Discover the most talked about and latest scientific content & concepts.

Concept: Building insulation


The salient feature of liquid crystal elastomers and networks is strong coupling between orientational order and mechanical strain. Orientational order can be changed by a wide variety of stimuli, including the presence of moisture. Changes in the orientation of constituents give rise to stresses and strains, which result in changes in sample shape. We have utilized this effect to build soft cellulose-based motor driven by humidity. The motor consists of a circular loop of cellulose film, which passes over two wheels. When humid air is present near one of the wheels on one side of the film, with drier air elsewhere, rotation of the wheels results. As the wheels rotate, the humid film dries. The motor runs so long as the difference in humidity is maintained. Our cellulose liquid crystal motor thus extracts mechanical work from a difference in humidity.

Concepts: Crystal, Soft matter, Orientation, Humidity, Liquid crystal, Rigid body, Evaporation, Building insulation


There has been a growing interest in thermal management materials due to the prevailing energy challenges and unfulfilled needs for thermal insulation applications. We demonstrate the exceptional thermal management capabilities of a large-scale, hierarchal alignment of cellulose nanofibrils directly fabricated from wood, hereafter referred to as nanowood. Nanowood exhibits anisotropic thermal properties with an extremely low thermal conductivity of 0.03 W/m·K in the transverse direction (perpendicular to the nanofibrils) and approximately two times higher thermal conductivity of 0.06 W/m·K in the axial direction due to the hierarchically aligned nanofibrils within the highly porous backbone. The anisotropy of the thermal conductivity enables efficient thermal dissipation along the axial direction, thereby preventing local overheating on the illuminated side while yielding improved thermal insulation along the backside that cannot be obtained with isotropic thermal insulators. The nanowood also shows a low emissivity of <5% over the solar spectrum with the ability to effectively reflect solar thermal energy. Moreover, the nanowood is lightweight yet strong, owing to the effective bonding between the aligned cellulose nanofibrils with a high compressive strength of 13 MPa in the axial direction and 20 MPa in the transverse direction at 75% strain, which exceeds other thermal insulation materials, such as silica and polymer aerogels, Styrofoam, and wool. The excellent thermal management, abundance, biodegradability, high mechanical strength, low mass density, and manufacturing scalability of the nanowood make this material highly attractive for practical thermal insulation applications.

Concepts: Carbon, Heat, Materials science, Compressive strength, Heat transfer, Thermal insulation, Building insulation, Insulator


High-performance thermally insulating materials from renewable resources are needed to improve the energy efficiency of buildings. Traditional fossil-fuel-derived insulation materials such as expanded polystyrene and polyurethane have thermal conductivities that are too high for retrofitting or for building new, surface-efficient passive houses. Tailored materials such as aerogels and vacuum insulating panels are fragile and susceptible to perforation. Here, we show that freeze-casting suspensions of cellulose nanofibres, graphene oxide and sepiolite nanorods produces super-insulating, fire-retardant and strong anisotropic foams that perform better than traditional polymer-based insulating materials. The foams are ultralight, show excellent combustion resistance and exhibit a thermal conductivity of 15 mW m(-1) K(-1), which is about half that of expanded polystyrene. At 30 °C and 85% relative humidity, the foams retained more than half of their initial strength. Our results show that nanoscale engineering is a promising strategy for producing foams with excellent properties using cellulose and other renewable nanosized fibrous materials.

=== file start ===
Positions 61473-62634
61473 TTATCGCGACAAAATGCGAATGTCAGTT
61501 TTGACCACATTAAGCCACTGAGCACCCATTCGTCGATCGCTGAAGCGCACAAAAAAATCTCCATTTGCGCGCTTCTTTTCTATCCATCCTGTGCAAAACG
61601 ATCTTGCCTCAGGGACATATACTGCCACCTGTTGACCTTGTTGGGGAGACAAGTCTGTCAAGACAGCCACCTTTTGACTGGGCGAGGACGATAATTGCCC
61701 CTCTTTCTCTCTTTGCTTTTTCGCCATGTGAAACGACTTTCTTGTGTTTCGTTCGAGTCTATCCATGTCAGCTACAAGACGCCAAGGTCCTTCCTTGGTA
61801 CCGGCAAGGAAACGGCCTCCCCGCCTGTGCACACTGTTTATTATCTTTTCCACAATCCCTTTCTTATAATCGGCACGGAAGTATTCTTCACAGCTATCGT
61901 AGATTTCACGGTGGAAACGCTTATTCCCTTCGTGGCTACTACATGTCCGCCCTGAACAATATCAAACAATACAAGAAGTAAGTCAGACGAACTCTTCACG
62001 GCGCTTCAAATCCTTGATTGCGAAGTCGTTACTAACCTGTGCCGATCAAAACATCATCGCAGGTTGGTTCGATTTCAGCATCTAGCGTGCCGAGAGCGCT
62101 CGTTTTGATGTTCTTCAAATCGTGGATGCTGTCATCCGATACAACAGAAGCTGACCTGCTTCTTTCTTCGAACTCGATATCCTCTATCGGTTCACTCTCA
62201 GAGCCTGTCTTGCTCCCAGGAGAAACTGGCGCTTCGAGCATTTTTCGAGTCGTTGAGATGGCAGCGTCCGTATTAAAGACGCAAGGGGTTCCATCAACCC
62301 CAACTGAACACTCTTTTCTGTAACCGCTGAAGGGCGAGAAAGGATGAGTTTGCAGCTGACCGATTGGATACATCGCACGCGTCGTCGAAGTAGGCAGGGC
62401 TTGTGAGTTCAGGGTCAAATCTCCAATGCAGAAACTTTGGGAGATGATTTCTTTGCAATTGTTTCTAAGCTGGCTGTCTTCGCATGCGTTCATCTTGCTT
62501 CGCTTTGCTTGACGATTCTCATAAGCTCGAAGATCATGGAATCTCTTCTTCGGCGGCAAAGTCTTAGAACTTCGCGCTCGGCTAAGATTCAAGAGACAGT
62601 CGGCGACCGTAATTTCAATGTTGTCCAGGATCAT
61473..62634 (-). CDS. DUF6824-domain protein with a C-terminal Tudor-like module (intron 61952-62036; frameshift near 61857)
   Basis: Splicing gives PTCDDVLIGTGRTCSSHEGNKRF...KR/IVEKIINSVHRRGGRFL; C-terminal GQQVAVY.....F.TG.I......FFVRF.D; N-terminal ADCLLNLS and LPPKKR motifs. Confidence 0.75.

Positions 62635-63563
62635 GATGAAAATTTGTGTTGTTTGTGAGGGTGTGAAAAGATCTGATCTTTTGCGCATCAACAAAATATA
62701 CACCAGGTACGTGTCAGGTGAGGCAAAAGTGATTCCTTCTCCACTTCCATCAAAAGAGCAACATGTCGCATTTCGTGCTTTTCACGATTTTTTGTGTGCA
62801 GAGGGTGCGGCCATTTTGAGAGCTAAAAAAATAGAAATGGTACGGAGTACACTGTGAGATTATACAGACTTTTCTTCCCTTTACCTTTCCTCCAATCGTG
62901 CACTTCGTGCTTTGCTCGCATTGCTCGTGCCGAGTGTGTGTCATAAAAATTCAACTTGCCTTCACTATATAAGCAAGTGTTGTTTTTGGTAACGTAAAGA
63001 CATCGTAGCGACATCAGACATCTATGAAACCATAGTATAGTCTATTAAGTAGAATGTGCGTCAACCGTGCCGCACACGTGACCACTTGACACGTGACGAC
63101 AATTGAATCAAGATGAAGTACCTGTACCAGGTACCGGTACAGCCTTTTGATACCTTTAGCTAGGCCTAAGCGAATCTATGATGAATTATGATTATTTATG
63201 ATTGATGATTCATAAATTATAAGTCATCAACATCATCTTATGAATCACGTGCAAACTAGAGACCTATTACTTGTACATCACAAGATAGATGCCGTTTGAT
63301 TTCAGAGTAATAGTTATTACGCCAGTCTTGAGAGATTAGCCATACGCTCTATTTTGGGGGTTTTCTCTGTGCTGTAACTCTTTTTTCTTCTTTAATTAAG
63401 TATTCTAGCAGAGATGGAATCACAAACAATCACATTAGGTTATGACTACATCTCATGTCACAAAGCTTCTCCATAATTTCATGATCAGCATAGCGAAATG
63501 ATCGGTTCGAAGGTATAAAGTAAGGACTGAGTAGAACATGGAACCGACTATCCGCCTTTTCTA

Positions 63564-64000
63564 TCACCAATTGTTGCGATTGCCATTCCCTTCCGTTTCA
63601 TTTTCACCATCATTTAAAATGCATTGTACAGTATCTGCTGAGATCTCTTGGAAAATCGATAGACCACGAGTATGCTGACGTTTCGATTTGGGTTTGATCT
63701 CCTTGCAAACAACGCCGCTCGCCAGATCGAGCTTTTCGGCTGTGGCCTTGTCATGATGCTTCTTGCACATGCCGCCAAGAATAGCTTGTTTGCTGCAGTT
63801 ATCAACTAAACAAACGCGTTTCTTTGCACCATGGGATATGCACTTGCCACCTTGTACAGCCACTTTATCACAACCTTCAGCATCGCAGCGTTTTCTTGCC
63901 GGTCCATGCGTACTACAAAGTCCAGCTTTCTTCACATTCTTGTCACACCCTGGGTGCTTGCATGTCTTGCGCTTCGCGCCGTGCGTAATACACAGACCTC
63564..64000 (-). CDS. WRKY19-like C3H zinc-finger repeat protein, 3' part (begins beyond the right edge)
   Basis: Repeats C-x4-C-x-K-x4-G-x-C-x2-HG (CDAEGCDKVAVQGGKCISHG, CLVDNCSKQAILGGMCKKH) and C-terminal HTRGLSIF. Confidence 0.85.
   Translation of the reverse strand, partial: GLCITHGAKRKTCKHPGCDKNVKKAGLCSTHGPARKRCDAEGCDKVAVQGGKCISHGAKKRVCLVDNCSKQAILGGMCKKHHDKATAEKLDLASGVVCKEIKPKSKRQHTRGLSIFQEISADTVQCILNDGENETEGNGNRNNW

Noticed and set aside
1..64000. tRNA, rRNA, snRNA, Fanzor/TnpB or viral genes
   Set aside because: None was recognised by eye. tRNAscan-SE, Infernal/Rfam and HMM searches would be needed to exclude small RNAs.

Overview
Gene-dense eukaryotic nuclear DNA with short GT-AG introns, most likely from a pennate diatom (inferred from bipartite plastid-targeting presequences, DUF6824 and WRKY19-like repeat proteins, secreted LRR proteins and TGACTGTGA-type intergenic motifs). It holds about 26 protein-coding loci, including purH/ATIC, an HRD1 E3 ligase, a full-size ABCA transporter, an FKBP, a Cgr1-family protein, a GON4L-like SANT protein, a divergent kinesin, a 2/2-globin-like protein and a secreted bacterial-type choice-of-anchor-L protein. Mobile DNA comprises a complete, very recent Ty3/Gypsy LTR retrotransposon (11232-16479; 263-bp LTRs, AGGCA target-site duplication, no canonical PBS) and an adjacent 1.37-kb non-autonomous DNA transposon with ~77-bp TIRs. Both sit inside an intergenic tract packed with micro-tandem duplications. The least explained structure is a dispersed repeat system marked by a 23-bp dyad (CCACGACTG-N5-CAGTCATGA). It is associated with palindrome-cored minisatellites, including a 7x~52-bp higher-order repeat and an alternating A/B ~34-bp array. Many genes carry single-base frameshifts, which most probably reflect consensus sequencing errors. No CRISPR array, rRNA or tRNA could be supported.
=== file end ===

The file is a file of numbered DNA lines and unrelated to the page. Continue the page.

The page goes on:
Concepts: Nanotechnology, Polystyrene, Relative humidity, Thermal conductivity, Insulation, Alternative energy, Building insulation materials, Building insulation


New bio-materials have recently gained interest for use in insulation panels in walls, but wider adoption by the building industry is hindered by their intrinsic properties. The fact that such materials are mainly composed of cellulose makes them combustible, and their hydrophilic surface presents a high water uptake, which would lead to faster biodegradation. A hydrophobic treatment with silica particles was successfully synthesised via Stöber process, characterised, and deposited on hemp shiv. The surface of hemp shiv coated several times with 45 and 120 nm particles were uniformly covered, as well as extensively water repellent. Those samples could withstand in humidity chamber without loss of their hydrophobic property and no sign of mould growth after 72 h of exposure.

Concepts: Humidity, Property, Building insulation


While there are no regulatory fire safety obligations for polystyrene (PS) when used as packaging material, concerns exist that such packaging material may contain the flame retardant hexabromocyclododecane (HBCDD) as a result of uncontrolled recycling activities. To evaluate these concerns, we collected 50 samples of PS packaging materials from the UK and 20 from Ireland. HBCDD was detected in 63 (90%) of samples, with concentrations in 4 samples from Ireland exceeding the EU’s low POP concentration limit (LPCL) of 0.1% above which articles may not be recycled. Moreover, 2 further samples contained HBCDD >0.01%. While our samples were obtained in the 12 month period prior to the March 2016 introduction of the EU’s 0.01% concentration limit above which articles may not be placed on the market, our data suggest that continued monitoring is required to assess compliance with this limit value. Ratios of α vs. γ-HBCDD in our EPS packaging samples (average = 0.63) exceeded significantly (p = 0.025) those in EPS building insulation material samples (average = 0.24) reported previously for Ireland. This shift towards α-HBCDD in packaging EPS is consistent with the additional thermal processing experienced by recycled PS and suggests the source of HBCDD in PS packaging is recycled PS insulation foam. This is of concern owing to the higher bioavailability and lower metabolic clearance of α-HBCDD compared to the β- and γ-isomers.